10 Stimulating Activities for Alzheimer’s
Alzheimer’s disease and related dementias can cause seniors to withdraw from activities, family and friends. It’s extremely important to maintain those interests and relationships, however, because it reduces the effects of memory impairment, leading to a better quality of life.
Learn more about how to stay engaged with parents and senior loved ones throughout the disease using these stimulating activities for Alzheimer’s.
How Stimulating Activities Impact People With Alzheimer’s
Keeping senior loved ones active in hobbies and interests that give them pleasure is important after a disease diagnosis.
Stimulating activities can help people with Alzheimer’s:
- Encourage self-expression
- Foster emotional connections with others
- Lessen any anxiety and irritability that Alzheimer’s may bring
- Make people with Alzheimer’s feel more engaged
- Stir memories
As AARP.org describes, it is important to create meaningful activities for your parents and senior loved ones, not just ones that fill time. Consider interests they had in the past, knowing that some activities may need to be modified for practicality and safety. Keep in mind that Alzheimer’s affects behavior and senses in addition to memory. So, the activities that a person once enjoyed may become frustrating or overwhelming now.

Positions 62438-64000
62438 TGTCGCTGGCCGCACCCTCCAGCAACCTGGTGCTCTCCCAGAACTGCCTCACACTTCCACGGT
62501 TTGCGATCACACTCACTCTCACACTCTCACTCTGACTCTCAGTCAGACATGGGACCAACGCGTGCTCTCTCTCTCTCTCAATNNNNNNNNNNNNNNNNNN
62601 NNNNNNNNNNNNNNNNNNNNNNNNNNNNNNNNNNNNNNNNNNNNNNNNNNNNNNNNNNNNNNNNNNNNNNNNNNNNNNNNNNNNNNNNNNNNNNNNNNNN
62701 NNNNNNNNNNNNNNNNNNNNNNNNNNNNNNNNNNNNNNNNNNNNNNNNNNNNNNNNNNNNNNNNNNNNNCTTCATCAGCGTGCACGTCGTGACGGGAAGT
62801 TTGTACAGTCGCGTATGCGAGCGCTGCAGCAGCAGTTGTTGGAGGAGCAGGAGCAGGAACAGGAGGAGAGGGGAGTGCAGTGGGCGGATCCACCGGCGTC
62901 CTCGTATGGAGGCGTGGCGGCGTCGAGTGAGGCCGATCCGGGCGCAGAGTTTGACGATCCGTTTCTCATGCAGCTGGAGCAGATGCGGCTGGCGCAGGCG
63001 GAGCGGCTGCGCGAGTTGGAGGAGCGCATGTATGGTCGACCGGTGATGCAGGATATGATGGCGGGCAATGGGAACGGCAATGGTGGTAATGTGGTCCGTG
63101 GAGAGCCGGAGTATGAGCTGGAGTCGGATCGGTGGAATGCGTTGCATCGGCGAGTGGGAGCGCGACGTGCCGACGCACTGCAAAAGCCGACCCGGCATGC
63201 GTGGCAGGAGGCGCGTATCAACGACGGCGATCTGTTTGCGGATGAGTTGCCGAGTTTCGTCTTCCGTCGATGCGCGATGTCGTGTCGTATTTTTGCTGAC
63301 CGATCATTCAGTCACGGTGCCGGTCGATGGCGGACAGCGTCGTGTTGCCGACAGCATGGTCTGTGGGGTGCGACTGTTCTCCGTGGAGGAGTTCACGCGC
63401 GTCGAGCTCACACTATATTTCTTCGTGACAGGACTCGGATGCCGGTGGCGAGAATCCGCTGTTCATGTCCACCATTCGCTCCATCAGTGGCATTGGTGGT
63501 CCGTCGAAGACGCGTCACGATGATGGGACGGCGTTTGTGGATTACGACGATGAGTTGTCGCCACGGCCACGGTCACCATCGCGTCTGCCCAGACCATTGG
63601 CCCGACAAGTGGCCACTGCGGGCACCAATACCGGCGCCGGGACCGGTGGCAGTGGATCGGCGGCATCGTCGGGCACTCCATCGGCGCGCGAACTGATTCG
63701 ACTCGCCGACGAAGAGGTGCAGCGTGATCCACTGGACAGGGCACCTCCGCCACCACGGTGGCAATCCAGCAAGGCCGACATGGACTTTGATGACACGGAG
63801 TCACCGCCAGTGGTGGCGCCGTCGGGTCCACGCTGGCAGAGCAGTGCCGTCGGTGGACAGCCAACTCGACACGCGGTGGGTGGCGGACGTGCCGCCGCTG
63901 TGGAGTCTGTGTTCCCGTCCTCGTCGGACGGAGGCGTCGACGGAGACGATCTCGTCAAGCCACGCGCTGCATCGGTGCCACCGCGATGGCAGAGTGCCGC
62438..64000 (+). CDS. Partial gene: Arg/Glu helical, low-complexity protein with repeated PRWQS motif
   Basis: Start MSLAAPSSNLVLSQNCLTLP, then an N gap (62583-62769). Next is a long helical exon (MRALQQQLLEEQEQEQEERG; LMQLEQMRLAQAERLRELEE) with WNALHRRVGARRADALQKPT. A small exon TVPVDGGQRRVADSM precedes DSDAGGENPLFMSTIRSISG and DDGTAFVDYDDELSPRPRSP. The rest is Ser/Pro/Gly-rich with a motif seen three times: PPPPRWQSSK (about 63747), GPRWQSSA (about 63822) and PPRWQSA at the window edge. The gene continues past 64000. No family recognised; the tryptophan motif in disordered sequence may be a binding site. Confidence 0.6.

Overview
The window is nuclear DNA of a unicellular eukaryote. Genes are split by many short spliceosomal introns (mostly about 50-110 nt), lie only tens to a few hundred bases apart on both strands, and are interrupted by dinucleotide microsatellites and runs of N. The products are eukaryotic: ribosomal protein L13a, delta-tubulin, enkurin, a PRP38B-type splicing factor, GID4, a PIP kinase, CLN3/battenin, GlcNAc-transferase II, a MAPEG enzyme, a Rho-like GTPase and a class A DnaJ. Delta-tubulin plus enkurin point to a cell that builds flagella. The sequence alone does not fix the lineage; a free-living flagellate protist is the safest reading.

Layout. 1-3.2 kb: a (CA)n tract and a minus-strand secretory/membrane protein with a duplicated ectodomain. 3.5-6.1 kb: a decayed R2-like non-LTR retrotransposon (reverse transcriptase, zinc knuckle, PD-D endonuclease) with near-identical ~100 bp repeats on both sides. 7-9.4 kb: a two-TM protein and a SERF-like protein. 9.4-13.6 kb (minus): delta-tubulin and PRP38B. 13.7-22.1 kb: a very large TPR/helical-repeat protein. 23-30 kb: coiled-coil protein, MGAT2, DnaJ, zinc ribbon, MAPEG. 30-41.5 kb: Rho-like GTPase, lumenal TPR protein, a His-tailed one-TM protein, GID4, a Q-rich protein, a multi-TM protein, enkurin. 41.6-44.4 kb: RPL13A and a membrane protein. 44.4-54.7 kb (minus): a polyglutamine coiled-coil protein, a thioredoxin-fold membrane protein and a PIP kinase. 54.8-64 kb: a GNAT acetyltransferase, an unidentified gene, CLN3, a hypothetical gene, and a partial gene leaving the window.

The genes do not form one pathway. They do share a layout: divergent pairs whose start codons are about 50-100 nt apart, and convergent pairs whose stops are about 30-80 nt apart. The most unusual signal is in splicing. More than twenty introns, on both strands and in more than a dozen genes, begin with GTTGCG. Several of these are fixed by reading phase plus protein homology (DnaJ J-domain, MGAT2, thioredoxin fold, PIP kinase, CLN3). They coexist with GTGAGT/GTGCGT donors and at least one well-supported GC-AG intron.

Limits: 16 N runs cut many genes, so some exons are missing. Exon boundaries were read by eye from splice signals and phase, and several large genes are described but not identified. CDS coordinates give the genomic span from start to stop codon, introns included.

Suggested Stimulating Activities for Alzheimer’s
Here are 10 stimulating activities for Alzheimer’s that you can try with your senior loved one:
- Bake or cook simple recipes together.
- Clean around the house. Sweep the patio, wipe the table, fold towels or try other household tasks that help the person feel a sense of accomplishment.
- Do arts and crafts, such as knitting and painting. Keep patterns and tools simple.
- Look at books the person used to enjoy.
- Organize household or office items, particularly if the person used to take pleasure in organizational tasks.
- Read the newspaper.
- Play music or sing songs.
- Tend the garden or visit a botanical garden.
- Watch family videos.
- Work on puzzles.
If your parent or senior loved one resists an activity, take a break. You can try again later, or ask your senior loved one how the activity can be changed to make it more enjoyable for them.
Remember to concentrate on the process of an activity and not the results. What matters is that your loved one enjoyed the time spent on it and felt useful.
Which stimulating activities does your senior loved one with Alzheimer’s enjoy? We’d like to hear from you in the comments below.
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